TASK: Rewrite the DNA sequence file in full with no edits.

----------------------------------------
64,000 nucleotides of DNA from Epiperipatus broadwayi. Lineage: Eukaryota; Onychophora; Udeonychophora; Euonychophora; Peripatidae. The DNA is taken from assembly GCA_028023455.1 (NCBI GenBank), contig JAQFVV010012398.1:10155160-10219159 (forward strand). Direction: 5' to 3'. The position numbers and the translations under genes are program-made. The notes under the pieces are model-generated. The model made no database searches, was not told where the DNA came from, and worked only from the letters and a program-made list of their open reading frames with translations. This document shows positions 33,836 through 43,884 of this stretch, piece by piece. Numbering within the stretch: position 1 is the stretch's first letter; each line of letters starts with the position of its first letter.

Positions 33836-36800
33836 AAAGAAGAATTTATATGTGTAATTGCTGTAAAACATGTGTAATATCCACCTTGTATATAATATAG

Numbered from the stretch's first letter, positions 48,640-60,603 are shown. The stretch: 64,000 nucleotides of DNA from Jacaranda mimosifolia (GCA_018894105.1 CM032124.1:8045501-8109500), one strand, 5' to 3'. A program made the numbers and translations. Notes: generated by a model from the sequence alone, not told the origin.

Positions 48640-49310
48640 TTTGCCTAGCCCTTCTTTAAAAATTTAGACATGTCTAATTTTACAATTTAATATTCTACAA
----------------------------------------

64,000 nucleotides of DNA from Epiperipatus broadwayi. Lineage: Eukaryota; Onychophora; Udeonychophora; Euonychophora; Peripatidae. The DNA is taken from assembly GCA_028023455.1 (NCBI GenBank), contig JAQFVV010012398.1:10155160-10219159 (forward strand). Direction: 5' to 3'. The position numbers and the translations under genes are program-made. The notes under the pieces are model-generated. The model made no database searches, was not told where the DNA came from, and worked only from the letters and a program-made list of their open reading frames with translations. This document shows positions 33,836 through 43,884 of this stretch, piece by piece. Numbering within the stretch: position 1 is the stretch's first letter; each line of letters starts with the position of its first letter.

Positions 33836-36800
33836 AAAGAAGAATTTATATGTGTAATTGCTGTAAAACATGTGTAATATCCACCTTGTATATAATATAG

Numbered from the stretch's first letter, positions 48,640-60,603 are shown. The stretch: 64,000 nucleotides of DNA from Jacaranda mimosifolia (GCA_018894105.1 CM032124.1:8045501-8109500), one strand, 5' to 3'. A program made the numbers and translations. Notes: generated by a model from the sequence alone, not told the origin.

Positions 48640-49310
48640 TTTGCCTAGCCCTTCTTTAAAAATTTAGACATGTCTAATTTTACAATTTAATATTCTACAA